This is done in two steps.
Step 1 is to assign the “Reader” role to Power BI for your storage account. In the Azure portal, select the storage account and click “Access control (IAM)”. Then click “Add role assignment”:
In the dialog, choose the “Reader” role, and then search for “Power BI Service”:
Select the search result and click “Save”.
Step 2 is to assign read/write permissions to the “powerbi” file system that we created earlier.
Switch to Azure Storage Explorer again. Right-click the “powerbi” file system and click “Manage Access”. You should see a page like this:
You need to add some rows to this list, but which? To answer that, we need to look inside Azure Active Directory.
Switch back to the Azure portal and select “Azure Active Directory” in the navigation pane. Click “Enterprise applications”, select Application Type = “All Applications”, and then click “Apply”. Now enter “Power” in the search field and you should see something like this:
Notice the Object IDs. It is those that we need. But beware – yours will be different from the ones in the screen shot above.
Now switch back to Azure Storage Explorer and add the three applications, as shown:
Now we have created the storage account and configured security for it. It was a lot of steps, but fortunately it only has to be done once.
Configure Power BI to save dataflows to the new storage account
The next step is to configure Power BI to use the new storage account. Go to Power BI online, click the settings cog in the upper-right corner, and select “Admin portal”:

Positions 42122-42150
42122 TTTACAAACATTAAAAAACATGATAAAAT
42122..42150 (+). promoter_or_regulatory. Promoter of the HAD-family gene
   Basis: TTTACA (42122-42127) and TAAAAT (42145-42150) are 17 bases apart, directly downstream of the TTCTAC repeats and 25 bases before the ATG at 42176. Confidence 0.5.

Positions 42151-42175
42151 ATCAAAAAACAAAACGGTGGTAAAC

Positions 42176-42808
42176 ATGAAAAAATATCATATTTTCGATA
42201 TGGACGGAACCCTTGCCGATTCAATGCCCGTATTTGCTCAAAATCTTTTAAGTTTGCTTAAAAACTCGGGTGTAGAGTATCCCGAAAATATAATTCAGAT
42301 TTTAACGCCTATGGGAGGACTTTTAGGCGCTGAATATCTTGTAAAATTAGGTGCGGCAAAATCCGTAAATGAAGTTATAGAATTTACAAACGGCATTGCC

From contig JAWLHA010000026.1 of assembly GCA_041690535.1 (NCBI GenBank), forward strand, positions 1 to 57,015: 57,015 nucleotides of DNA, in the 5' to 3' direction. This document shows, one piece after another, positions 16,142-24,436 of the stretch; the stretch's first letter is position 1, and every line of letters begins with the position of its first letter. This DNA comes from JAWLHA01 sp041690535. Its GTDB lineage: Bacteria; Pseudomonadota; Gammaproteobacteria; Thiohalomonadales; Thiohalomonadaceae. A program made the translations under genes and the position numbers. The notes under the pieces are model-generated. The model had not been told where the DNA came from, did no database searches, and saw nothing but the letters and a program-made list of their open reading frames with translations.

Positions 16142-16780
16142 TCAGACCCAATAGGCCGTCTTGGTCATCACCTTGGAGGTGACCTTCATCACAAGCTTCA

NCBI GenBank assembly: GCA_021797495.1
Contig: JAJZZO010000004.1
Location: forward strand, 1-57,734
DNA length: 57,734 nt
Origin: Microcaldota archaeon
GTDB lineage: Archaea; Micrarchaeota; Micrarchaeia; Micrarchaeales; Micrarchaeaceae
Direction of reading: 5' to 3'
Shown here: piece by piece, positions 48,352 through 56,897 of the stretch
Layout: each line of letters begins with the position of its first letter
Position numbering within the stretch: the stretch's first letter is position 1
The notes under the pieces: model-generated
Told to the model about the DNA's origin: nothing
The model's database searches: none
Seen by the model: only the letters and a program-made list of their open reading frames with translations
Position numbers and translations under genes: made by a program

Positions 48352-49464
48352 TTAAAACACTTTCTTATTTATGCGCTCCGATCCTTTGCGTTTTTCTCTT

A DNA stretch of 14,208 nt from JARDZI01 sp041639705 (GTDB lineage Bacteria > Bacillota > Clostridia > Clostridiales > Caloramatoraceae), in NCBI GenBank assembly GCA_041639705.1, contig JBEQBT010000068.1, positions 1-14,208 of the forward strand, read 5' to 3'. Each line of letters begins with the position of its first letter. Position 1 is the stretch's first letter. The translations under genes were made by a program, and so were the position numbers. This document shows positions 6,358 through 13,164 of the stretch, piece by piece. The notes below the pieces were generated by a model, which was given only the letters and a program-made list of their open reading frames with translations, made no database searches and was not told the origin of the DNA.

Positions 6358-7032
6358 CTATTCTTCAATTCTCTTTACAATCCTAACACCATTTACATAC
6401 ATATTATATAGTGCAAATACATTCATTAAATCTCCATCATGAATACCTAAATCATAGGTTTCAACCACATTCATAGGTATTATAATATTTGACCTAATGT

Under “Dataflow settings”, you should see this screen:
The text explains that – currently – your dataflow data is stored in a storage account that Power BI provides, and which you can’t access directly. This is what we used in blog post 2 in this series.
Obviously, we need to connect Power BI to our storage account. So click that yellow button and fill out the fields with your values. These are my values:
Click “Continue”. Power BI now verifies that it can access the storage account. If all goes well, you should see this page:
Flip the toggle to allow workspace admins to use the storage account:
That’s it for configuration of Power BI and Azure!
Saving dataflows to our own storage account
The workspace that we created in blog post 2 still saves data in Power BI’s internal storage account. Let’s switch it to save data in our storage account.
Open the workspace settings:
And toggle this setting:
Existing dataflows will continue to save to wherever they were saving when they were initially created. So we need to recreate the dataflow in blog post 2. Once you have done that, try to refresh the dataflow a couple of times.
Now switch to Azure Storage Explorer and refresh the “powerbi” file system. You should see that the data has been saved there!
Inside the Items.csv.snapshots folder, you will find the actual data in CSV format, one file for each time we refreshed:
Open one of the files in Notepad, and you will see the actual data:
The described file structure, with a model.json at the root and subfolders for different entities containing the actual data snapshots, is based on the Common Data Model (CDM) format. CDM is a format that is used by more and more services from Microsoft and other companies, and which enables reuse of data and tools in different domains. For example, suppose that you want to analyze the item data in Azure Databricks, this is straightforward because Azure Databricks can read CDM data. You can read more about CDM here: https://docs.microsoft.com/common-data-model/data-lake.
That’s it for this blog post! We now have the data in a location that can be accessed from other tools!
In the next blog post, we will look at how you can access the CSV files programmatically.